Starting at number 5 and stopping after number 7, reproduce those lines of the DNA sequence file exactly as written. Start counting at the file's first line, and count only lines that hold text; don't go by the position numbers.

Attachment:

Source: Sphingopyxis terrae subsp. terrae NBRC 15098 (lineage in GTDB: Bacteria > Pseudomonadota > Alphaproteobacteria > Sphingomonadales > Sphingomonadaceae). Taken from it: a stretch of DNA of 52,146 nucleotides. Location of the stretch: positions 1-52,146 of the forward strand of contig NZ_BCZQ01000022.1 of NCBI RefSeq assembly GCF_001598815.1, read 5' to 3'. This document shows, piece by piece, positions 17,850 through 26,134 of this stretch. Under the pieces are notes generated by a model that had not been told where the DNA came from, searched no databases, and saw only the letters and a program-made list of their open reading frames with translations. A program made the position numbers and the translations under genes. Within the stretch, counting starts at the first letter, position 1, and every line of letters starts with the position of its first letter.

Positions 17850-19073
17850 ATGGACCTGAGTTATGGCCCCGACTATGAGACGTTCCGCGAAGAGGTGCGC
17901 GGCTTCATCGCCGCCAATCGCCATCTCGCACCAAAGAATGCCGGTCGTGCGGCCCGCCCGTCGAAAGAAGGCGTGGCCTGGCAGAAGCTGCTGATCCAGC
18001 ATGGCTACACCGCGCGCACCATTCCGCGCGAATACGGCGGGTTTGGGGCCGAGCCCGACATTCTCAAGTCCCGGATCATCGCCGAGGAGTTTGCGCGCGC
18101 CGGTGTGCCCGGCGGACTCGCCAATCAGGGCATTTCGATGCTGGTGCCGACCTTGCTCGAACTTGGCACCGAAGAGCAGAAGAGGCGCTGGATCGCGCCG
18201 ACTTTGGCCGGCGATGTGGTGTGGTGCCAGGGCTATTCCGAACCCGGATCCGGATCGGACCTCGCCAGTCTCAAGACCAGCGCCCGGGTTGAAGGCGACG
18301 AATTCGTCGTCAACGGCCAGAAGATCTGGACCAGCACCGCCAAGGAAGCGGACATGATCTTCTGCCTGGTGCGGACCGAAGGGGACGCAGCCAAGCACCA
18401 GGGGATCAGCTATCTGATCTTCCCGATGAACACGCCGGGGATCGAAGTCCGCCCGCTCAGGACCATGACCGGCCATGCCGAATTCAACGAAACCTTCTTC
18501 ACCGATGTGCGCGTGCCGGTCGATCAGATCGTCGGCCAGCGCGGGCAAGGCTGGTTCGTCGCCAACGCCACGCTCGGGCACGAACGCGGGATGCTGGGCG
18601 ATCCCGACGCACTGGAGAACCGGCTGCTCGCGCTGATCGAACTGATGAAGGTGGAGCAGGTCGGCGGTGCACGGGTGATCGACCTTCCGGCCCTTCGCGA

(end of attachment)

18001 ATGGCTACACCGCGCGCACCATTCCGCGCGAATACGGCGGGTTTGGGGCCGAGCCCGACATTCTCAAGTCCCGGATCATCGCCGAGGAGTTTGCGCGCGC
18101 CGGTGTGCCCGGCGGACTCGCCAATCAGGGCATTTCGATGCTGGTGCCGACCTTGCTCGAACTTGGCACCGAAGAGCAGAAGAGGCGCTGGATCGCGCCG
18201 ACTTTGGCCGGCGATGTGGTGTGGTGCCAGGGCTATTCCGAACCCGGATCCGGATCGGACCTCGCCAGTCTCAAGACCAGCGCCCGGGTTGAAGGCGACG